I'm forty now. I've done a dozen jobs, mostly in creative arts or in some other role that can use my abilities as a communicator but I've also had my fair share of mundane and menial. You know the ones. They appear in the resumes of starving artists, musicians and actors. I've done those too. I could just never seem to stabilize in a single career. Find your passion, they would say. Well my ultimate passion is — dreaming! They say it is a bit hard to make coin doing that. Hmm, perhaps.
I love playing with my imagination and the concept of writing it down and selling it as entertainment has always held the great promise of a "lifestyle of choice". How hard could it be? We both know the reality of that is, well... difficult. First of all — you have to be good. (Let's move past that foundation for the moment, in the interests of progression) Then you have to chase an agent who would in turn have to chase a book deal. Then you have to sign your rights away for a meager advance, wait a year or two for income. The whole process is insufferable, it takes so long. I just can't wait. I have a family to support.
But... (cue the slow building inspirational music of your choice)... A glimmer. A hope. I begin to hear rumors on the internet. There are those who are leading the way to a new path. I hear a name whispered. Konrath — J.A. Konrath. He speaks of a new sorcery, the power of self-publishing. Not for vanity, but for mass consumption. How can this be? He is called a heretic by some. His words are poison in the minds of new authors who wish to publish. Heed them at your own peril, I am warned. But his words intrigue me, like a sparkly lure, I'm hooked, awed by the possibilities. I hear names like Hocking and Locke. They have used the power themselves. And it is good. Then I understand. Amazon Kindle. e-publishing. I too can have the power. Now all I have to be is — good. Apart from that, nothing and no one can stand in my way.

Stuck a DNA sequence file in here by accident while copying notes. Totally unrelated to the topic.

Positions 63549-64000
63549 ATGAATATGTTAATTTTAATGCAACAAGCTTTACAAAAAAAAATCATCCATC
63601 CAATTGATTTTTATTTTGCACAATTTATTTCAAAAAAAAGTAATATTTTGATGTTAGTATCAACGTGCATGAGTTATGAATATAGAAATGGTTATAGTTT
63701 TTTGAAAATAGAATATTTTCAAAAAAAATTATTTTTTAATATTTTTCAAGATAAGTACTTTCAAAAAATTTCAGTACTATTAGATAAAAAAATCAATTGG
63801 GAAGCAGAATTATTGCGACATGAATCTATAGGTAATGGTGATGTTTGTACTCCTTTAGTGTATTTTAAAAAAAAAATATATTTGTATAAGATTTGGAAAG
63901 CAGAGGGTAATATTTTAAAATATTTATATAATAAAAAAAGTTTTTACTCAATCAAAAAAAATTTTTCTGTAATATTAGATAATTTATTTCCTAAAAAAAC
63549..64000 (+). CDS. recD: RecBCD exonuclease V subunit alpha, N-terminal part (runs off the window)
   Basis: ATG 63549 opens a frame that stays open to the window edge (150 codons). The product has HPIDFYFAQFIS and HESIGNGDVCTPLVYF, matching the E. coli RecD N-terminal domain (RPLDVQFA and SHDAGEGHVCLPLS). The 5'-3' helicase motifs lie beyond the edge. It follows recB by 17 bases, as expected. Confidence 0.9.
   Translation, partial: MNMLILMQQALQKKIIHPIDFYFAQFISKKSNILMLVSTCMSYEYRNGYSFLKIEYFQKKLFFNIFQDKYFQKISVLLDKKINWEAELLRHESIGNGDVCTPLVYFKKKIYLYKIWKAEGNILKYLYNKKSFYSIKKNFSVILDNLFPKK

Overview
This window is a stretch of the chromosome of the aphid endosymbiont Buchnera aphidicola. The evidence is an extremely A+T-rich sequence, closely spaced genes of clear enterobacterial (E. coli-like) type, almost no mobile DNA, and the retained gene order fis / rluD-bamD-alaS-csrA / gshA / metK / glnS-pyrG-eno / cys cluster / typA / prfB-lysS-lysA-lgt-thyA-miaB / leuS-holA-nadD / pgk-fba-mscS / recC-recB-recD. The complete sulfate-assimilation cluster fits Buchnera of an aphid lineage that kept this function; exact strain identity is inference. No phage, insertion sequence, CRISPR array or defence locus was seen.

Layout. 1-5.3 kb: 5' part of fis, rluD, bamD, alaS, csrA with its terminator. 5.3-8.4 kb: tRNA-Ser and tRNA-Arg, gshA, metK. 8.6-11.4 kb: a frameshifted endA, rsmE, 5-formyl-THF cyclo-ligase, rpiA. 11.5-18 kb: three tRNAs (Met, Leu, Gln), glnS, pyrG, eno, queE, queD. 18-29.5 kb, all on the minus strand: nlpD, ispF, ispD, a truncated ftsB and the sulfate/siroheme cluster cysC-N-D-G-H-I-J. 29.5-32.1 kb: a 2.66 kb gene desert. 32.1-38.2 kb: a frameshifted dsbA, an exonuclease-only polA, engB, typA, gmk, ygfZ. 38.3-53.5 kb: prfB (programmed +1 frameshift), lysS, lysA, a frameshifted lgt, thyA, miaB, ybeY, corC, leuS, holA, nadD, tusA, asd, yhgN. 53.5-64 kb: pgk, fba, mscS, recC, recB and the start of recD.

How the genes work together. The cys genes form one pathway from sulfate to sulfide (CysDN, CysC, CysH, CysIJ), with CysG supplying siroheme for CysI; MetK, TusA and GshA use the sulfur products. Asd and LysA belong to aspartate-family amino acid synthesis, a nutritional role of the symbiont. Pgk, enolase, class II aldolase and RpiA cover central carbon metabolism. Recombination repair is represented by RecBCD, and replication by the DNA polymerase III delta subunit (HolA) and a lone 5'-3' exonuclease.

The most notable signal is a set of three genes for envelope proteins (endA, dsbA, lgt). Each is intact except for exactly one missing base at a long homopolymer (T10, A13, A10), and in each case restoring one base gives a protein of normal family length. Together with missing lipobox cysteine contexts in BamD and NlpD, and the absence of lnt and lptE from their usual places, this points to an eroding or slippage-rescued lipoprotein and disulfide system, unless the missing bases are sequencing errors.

He shows me, that it can be done. It shall be done.
Five and a bit chapters to go. Final edit and proof reading by the love of my life. (Handy having her by my side; she marks undergraduate essays and is heavy with the red pen. She is ruthless with me, especially if I tick her off prior to a reading. The things I do to ensure brutal honesty.)
Lets say by July this year I plan upload my debut creation to the Amazon Kindle network. I'll press the "go" button and watch. I am Indie published! (It's only taken about ten years.)
Of course I know that is only really step one in a long journey of self promotion and marketing. Advice has been to increase my digital footprint well in advance to the launch.
Blogging... that's one. (But don't expect a daily entry.)
Twitter - probably not.
My own website. It will come. Small steps.
This blog is more about the journey. A dialogue of how it all happened — and where it all began.
Anyway, in case you were wondering, I'm not going to tell you what my novel is about. Not yet at least. You'll have to wait and see. But it is coming. And because you are here — you will have known it, from the beginning.